2016 - National Winner: BUDZEY BUILDING - Vancouver, BC
JURY COMMENTS: This public sector project is a model for energy-efficient high-rise residential design. The 30% window-to-wall ratio, the high-performance envelope with thermal breaks, radiant in-slab heating and heat recovery ventilation in each suite are strategies all private sector developers should try to emulate. This project is characterized by a remarkable quality and generosity of the interior spaces, making it an example of architecture that could truly transform the lives of its embattled residents.
The Budzey Building - a partnership between BC Housing, the City of Vancouver, and RainCity Housing, provides supportive rental housing as part of the Provincial Homelessness Initiative. Located at the intersection of Powell and Princess, it marks the eastern boundary of Vancouver’s Downtown Eastside.
The project provides a safe supportive environment for women and children in the Downtown Eastside. Many of the women are fleeing from abusive, dysfunctional relationships. The Budzey’s support services play an essential role in the stabilization of their lives.
The design of the building supports the residents’ search for a psychological and physical sanctuary through the provision of indoor and outdoor children’s play areas and community gathering spaces. and access to support services.
Beyond providing supportive housing for the homeless, the design mandate was to achieve LEED Gold and a maximum 10% end use energy from fossil fuels. With a limited social housing budget, it was clear early on in the design process that the design and the sustainability measures had to be simple and practical in order to provide the non-profit operator with a low maintenance, efficient building.
The project includes three major components: a residential component that consists of 146 units from studios to three-bedroom apartments, plus amenity and support space; a commercial component that is owned, managed and leased by the City of Vancouver; and offices for Rain City Housing, a grass roots organization that delivers housing and support to people in need.
In addition to a commitment to social sustainability, the Budzey Building achieves a significant level of environmental sustainability. Sustainable design strategies include: optimized exterior thermally broken wall assemblies with continuous high insulation values and a low [30%] window-to-wall ratio; air-to-water heat pumps for energy recovery ventilation; in-suite radiant hot water heating; solar shading on the south and west facades; reduced lighting power density and reduced domestic water usage.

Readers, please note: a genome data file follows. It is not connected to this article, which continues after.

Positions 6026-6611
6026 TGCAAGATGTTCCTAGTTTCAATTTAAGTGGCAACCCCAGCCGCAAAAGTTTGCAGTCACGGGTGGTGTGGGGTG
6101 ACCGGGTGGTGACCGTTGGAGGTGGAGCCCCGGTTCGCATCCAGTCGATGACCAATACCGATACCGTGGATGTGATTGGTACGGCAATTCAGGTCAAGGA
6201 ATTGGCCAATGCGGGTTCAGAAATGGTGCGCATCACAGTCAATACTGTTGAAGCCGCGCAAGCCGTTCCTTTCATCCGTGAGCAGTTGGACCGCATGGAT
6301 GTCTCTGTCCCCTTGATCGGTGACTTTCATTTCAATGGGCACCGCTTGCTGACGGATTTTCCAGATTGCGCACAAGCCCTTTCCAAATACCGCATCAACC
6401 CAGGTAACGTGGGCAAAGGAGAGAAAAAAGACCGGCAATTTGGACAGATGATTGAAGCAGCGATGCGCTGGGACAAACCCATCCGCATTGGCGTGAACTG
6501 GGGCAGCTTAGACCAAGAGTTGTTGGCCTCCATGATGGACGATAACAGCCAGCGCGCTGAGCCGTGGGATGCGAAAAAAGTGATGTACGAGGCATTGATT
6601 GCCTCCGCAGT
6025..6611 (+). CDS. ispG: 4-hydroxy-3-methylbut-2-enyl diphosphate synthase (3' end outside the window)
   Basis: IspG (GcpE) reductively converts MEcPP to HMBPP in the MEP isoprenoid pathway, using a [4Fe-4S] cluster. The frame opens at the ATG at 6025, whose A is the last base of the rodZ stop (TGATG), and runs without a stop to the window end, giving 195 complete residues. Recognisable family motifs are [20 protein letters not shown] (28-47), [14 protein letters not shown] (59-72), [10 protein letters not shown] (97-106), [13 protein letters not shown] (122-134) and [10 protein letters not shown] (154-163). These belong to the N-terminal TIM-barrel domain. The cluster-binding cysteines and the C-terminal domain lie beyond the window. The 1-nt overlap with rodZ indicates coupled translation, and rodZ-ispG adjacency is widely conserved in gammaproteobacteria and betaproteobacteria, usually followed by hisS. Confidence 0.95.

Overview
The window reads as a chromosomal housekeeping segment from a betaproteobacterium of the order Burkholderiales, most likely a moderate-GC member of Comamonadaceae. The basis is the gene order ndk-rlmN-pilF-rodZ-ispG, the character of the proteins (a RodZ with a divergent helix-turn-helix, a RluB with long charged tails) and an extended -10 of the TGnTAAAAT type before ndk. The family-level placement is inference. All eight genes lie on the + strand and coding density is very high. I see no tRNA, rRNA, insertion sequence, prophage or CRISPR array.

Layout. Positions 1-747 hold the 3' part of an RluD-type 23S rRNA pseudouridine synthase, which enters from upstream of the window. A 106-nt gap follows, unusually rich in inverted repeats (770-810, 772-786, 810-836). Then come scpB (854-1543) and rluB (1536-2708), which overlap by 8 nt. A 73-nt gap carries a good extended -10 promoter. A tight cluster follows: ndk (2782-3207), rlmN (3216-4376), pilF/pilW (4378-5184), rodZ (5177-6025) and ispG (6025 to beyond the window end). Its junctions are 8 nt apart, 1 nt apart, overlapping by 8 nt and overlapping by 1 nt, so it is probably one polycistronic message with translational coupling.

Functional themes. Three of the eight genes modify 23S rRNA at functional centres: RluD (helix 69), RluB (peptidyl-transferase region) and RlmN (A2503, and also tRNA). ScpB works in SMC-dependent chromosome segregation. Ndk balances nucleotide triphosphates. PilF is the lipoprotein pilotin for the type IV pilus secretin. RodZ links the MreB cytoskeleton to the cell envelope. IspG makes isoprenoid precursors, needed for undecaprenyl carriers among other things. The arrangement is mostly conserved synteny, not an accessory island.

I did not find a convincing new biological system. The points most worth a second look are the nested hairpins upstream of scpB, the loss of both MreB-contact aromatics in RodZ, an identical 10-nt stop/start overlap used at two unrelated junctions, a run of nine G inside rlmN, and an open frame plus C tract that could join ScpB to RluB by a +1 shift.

A central ventilation system provides both continuously running bathroom exhaust and outdoor air directly to the suites. The system utilizes an enthalpy heat recovery wheel and both cooling and heating are provided from the air-to-water heat pumps. Similarly, domestic hot water is pre-heated by air-to-water heat pumps, with only supplemental heating provided by wall-hung gas- fired condensing boilers. This means that under normal conditions, consumption of fossil fuels has been eliminated.
Past experience shows that the needs of supportive housing programs can evolve over time, necessitating changes to the building. As such, the interiors of the building were constructed with lightweight steel framing and the units were deliberately built larger than the minimum to facilitate possible changes in use.
The Budzey Building is an urban building that fills the entire site. Rooftop and courtyard planting has been introduced including provision for urban agriculture. Along the expanded setback at the western property line is a component of the City of Vancouver Children’s walk. This sunny urban greenway celebrates life on the street with a colourful mosaic of paving, planting and art.
As an exemplar of both environmental and social sustainability, the building is featured in the Vancouver Green Building Audio Tour.
- Energy intensity [building and process energy] = 296 MJ/m2/year
- Reduction in energy intensity relative to reference building under MNECB = 68%
- Potable water consumption from municipal sources = 22,956 L/occupant/year
- Reduction in potable water consumption relative to reference building = 43.17%
- Recycled materials by value = 21.7%
- Regional materials [800km radius by road or 2,400km by water or rail] by value = 20%
Architect NSDA Architects
Owner/Developer Budzey Building
Funding Authority BC Housing
Housing Consultant Terra Housing Consultants Ltd.
Structural Engineer Fast + Epp Structural Engineers
Landscape Architect Perry + Associates
Electrical Engineer MMM Group [Electrical]
Mechanical Engineer MMM Group [Mechanical]
Geotechnical Consultant Horizon Engineering
Building Code LMDG Building Code Consultants
Commissioning Agent Inland Technical Services Ltd.
Building Envelope exp. Services Inc.
General Contractor Stuart Olson Construction Ltd.
Photos Derek Lepper Photography
Much of the project is insulated with Roxul Cavity Rock DD mineral wool.